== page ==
During the training, Guthrie began to sit and watch his breathing for 10 minutes every morning, as well as learning to “be present” with one task at a time, and set priorities. “My job still demands multitasking but, rather than doing the nine other things in my head at the same time, I’ve learnt to be in the moment with whatever I’m doing,” Guthrie says.
“Late afternoon I sit down and write down all the actions that need doing. Then I star the ones I want to concentrate on. When I come into work the next day I don’t look at the others; I just focus on three main things and make sure I allocate time for them,” he says.
“I’ve learnt to shut the door when I need to focus, and to walk around and check in with my staff to see if there are any issues. I’m also realistic and know that I might need to re-prioritise when the unexpected arises.”
Guthrie Deals with his 200 emails a day by scanning them twice a day for anything urgent and then setting discrete times to respond. “I look at people now; they’re in a meeting and they’ll be writing emails or making lists. Sometimes that’s OK. But I see a lot of time wasted, too,” he says. “You can have many irons in the fire but only be with one at a time. When the phone rings, I am now mindful of taking that distraction and then returning to the main task.”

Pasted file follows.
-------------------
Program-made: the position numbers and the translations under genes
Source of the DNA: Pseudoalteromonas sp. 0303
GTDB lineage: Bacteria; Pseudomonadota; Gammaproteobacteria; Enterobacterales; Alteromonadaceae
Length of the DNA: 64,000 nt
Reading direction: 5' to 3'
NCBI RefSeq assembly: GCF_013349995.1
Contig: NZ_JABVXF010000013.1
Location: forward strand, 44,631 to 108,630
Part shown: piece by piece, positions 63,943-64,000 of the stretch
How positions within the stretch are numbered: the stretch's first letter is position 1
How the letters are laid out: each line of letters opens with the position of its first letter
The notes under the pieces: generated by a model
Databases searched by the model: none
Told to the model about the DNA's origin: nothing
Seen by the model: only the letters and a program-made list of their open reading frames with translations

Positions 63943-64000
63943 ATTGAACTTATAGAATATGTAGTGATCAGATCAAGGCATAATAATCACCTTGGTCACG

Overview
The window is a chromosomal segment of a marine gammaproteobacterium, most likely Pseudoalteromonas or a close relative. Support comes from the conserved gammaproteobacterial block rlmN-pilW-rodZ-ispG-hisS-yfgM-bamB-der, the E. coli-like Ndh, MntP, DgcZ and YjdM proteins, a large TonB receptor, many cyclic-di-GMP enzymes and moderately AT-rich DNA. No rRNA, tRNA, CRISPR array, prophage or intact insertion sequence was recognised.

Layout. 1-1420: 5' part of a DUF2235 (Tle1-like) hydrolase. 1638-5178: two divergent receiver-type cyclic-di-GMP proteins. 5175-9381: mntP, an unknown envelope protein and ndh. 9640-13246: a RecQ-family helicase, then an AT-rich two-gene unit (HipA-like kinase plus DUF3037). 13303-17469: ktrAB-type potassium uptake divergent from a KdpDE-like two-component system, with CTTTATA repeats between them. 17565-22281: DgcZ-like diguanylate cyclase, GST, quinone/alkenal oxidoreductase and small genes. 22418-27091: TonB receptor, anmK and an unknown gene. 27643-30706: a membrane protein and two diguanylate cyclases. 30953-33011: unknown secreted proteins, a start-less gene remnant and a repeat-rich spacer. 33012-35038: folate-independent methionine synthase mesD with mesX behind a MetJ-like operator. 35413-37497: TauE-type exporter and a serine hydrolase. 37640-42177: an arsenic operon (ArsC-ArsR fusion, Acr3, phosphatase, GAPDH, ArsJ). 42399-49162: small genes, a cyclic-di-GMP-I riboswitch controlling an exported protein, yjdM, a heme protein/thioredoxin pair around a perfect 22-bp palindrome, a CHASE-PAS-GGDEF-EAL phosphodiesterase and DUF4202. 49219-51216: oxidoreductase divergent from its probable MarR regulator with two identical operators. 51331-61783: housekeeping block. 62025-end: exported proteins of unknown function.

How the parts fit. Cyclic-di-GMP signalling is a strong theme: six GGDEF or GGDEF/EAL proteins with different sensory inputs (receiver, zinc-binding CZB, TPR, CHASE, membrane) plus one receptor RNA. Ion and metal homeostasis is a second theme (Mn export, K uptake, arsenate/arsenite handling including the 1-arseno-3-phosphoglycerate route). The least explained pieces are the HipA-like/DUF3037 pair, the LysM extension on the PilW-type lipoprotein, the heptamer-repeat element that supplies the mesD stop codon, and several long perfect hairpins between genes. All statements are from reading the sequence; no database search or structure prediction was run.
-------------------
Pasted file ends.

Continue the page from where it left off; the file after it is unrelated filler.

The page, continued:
Another eureka moment came for Guthrie when he learnt to adopt an attitude of “beginner’s mind”. “As a senior executive I’ve cycled through the same issues two or three times. I’d shoot down ideas because they didn’t work three years ago. Now I try to look at everything fresh.”
Guthrie found that as his productivity went up, so too did his sense of wellbeing. “My blood pressure dropped. Work colleagues said I wasn’t as wound up and my wife noticed I was far more relaxed,” he says.
“The course helped me rediscover some calm and focus in my everyday life both at work and at home. I am now much improved at being in the moment, actually hearing what is being said and able to prioritise the important over the noise of a busy work life.
“It’s not zen and crazy hippies. We’re in the sports industry — it’s chips and beer on weekends. But this really works. It’s simple but effective.”
As Guthrie’s colleagues attest, the benefits of applying mindfulness in the workplace extend beyond improvements in focus to interpersonal relations.
Mindfulness & professional empathy
Eve Ekman, a San Franciscan social worker and trainer in the use of emotional regulation and mindfulness to reduce stress and burnout, claims that applying the techniques of present-centredness in the workplace develops “professional empathy”. This, she says, is equally beneficial to worker productivity as time management.
“When people feel overwhelmed by the stress burdens of their relationships and work, they may feel their only option is to emotionally disengage. This disengagement is a sign of burnout and generally has a serious impact on communication, co-operation and empathy with co-workers and friends,” says Ekman, another keynote speaker at the 2013 Mind & Its Potential conference.